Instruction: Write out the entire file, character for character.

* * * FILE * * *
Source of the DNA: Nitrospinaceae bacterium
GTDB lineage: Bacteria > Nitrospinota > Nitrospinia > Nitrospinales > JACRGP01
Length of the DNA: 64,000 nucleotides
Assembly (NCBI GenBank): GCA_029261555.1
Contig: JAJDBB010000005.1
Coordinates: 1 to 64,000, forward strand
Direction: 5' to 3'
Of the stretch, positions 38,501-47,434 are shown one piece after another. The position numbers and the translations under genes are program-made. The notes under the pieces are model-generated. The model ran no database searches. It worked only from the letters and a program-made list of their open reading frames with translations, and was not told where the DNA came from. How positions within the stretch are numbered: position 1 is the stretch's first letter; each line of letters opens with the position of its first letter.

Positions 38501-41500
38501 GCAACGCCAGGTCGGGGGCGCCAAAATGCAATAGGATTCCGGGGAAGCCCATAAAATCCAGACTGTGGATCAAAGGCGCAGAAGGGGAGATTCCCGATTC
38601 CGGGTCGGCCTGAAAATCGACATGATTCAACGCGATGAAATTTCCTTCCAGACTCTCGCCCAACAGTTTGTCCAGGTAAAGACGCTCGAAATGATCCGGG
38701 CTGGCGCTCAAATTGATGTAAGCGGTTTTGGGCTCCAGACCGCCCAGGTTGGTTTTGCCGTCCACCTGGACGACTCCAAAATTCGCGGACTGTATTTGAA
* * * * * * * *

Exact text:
Source of the DNA: Nitrospinaceae bacterium
GTDB lineage: Bacteria > Nitrospinota > Nitrospinia > Nitrospinales > JACRGP01
Length of the DNA: 64,000 nucleotides
Assembly (NCBI GenBank): GCA_029261555.1
Contig: JAJDBB010000005.1
Coordinates: 1 to 64,000, forward strand
Direction: 5' to 3'
Of the stretch, positions 38,501-47,434 are shown one piece after another. The position numbers and the translations under genes are program-made. The notes under the pieces are model-generated. The model ran no database searches. It worked only from the letters and a program-made list of their open reading frames with translations, and was not told where the DNA came from. How positions within the stretch are numbered: position 1 is the stretch's first letter; each line of letters opens with the position of its first letter.

Positions 38501-41500
38501 GCAACGCCAGGTCGGGGGCGCCAAAATGCAATAGGATTCCGGGGAAGCCCATAAAATCCAGACTGTGGATCAAAGGCGCAGAAGGGGAGATTCCCGATTC
38601 CGGGTCGGCCTGAAAATCGACATGATTCAACGCGATGAAATTTCCTTCCAGACTCTCGCCCAACAGTTTGTCCAGGTAAAGACGCTCGAAATGATCCGGG
38701 CTGGCGCTCAAATTGATGTAAGCGGTTTTGGGCTCCAGACCGCCCAGGTTGGTTTTGCCGTCCACCTGGACGACTCCAAAATTCGCGGACTGTATTTGAA